Consistent with previous determinations, the threshold question in this case is whether there is sufficient indication that a separation program would reduce emissions beyond the levels achieved by the conventional control technologies already included in the permit. See Spokane discussion, supra. Here, the record indicates that the types of materials separation programs being proposed by the petitioner might very well bring about some reduction in NOx emissions. First, despite its failure to consider source separation as a full-fledged component of the BACT determination for NOx, as part of its BACT determination Region II did include in the permit certain materials separation requirements that would apply if emission limits for NOx, lead, and other pollutants were exceeded. See 1990 Permit Modification, Attachment II, at 5. This determination shows that the permitting authority implicitly agrees that certain separation programs are likely to reduce NOx emissions. In addition, the Hahn study cited by the petitioner appears to confirm that there is a relationship between the amount of nitrogen-containing waste going into an incinerator and the amount of nitrogen oxide emissions coming out of it. (NYPIRG Petition, Appendix 5).[See footnote 4/]
Based on the record of this case, I have concluded that Region II's failure to consider the viability of various measures presented by the petitioner as a means to reduce NOx emissions from the Brooklyn facility is inconsistent with the case-by-case approach to source separation adopted by the Agency in the final NSPS for incinerators. Therefore, the permit is remanded for such consideration. In deciding to remand this matter, however, I take great caution to note the limited nature of the remand and the fundamental difference which exists between the kind of materials separation program petitioner seeks in this case -- a program targeted at nitrogen-containing waste -- and the more general new source performance standards. Accordingly, on remand, the inquiry should be strictly limited to measures that might reduce the NOx emissions from this facility, and should not extend to a more general analysis of materials separation programs not presented by the petitioner.[See footnote 5/] This is not meant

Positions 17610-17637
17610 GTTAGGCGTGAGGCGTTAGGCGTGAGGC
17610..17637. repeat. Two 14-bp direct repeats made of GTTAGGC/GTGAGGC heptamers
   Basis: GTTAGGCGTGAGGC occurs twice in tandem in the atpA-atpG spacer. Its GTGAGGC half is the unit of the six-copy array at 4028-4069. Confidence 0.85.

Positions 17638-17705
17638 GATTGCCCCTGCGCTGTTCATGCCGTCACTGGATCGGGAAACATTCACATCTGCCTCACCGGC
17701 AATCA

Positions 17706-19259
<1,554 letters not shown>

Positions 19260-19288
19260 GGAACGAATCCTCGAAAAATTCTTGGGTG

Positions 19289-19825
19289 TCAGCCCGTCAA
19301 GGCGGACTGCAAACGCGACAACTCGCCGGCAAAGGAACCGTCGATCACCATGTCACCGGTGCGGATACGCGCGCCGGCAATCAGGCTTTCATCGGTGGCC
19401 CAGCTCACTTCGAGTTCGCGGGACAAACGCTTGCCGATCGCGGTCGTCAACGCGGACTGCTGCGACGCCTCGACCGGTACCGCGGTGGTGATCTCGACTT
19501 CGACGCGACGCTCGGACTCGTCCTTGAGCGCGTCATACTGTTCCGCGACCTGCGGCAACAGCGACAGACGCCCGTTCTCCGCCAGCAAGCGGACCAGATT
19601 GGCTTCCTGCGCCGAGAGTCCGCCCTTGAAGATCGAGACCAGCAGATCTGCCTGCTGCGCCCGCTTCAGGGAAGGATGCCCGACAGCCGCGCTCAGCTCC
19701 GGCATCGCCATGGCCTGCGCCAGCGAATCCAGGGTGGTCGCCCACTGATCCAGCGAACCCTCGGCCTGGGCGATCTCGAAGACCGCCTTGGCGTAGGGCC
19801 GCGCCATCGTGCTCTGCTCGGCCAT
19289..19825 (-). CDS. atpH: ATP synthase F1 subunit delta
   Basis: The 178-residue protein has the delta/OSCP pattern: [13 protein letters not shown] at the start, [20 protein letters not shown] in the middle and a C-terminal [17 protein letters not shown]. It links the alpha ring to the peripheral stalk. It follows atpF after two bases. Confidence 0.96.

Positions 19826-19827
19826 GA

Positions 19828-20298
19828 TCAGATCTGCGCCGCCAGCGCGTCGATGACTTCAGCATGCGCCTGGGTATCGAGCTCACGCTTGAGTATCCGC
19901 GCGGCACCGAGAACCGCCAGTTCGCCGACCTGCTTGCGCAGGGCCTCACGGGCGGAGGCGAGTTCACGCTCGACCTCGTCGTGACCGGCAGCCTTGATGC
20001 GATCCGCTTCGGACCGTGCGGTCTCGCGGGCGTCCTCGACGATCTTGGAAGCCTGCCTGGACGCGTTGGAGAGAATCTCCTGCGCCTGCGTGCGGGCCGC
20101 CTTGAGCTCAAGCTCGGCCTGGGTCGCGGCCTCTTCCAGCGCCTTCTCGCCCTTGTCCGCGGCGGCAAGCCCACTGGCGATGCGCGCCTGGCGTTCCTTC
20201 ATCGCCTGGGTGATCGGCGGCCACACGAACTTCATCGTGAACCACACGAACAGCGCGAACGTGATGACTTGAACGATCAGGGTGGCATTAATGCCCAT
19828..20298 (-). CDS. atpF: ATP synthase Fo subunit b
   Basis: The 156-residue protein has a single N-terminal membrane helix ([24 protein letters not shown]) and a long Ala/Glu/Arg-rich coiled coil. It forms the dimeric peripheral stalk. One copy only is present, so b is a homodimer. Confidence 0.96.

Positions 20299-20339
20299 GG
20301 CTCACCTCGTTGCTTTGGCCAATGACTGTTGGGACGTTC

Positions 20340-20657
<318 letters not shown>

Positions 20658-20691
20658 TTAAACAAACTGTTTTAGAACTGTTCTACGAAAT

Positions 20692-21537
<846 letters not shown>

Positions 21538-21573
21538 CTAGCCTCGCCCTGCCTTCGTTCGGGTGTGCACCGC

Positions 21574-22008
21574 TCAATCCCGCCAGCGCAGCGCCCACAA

Footnote 5/. Of course, consistent with my decision in North County Resource Recovery Associates, PSD Appeal No. 86-2 (Remand order June 3, 1986), consideration of source separation measures for the purpose of reducing NOx emissions should include the collateral impacts of such measures on emissions of other to suggest, however, that future permit applications need not consider potentially viable separation programs during the course of a BACT analysis just as any other available control method or practice should be considered in such an analysis.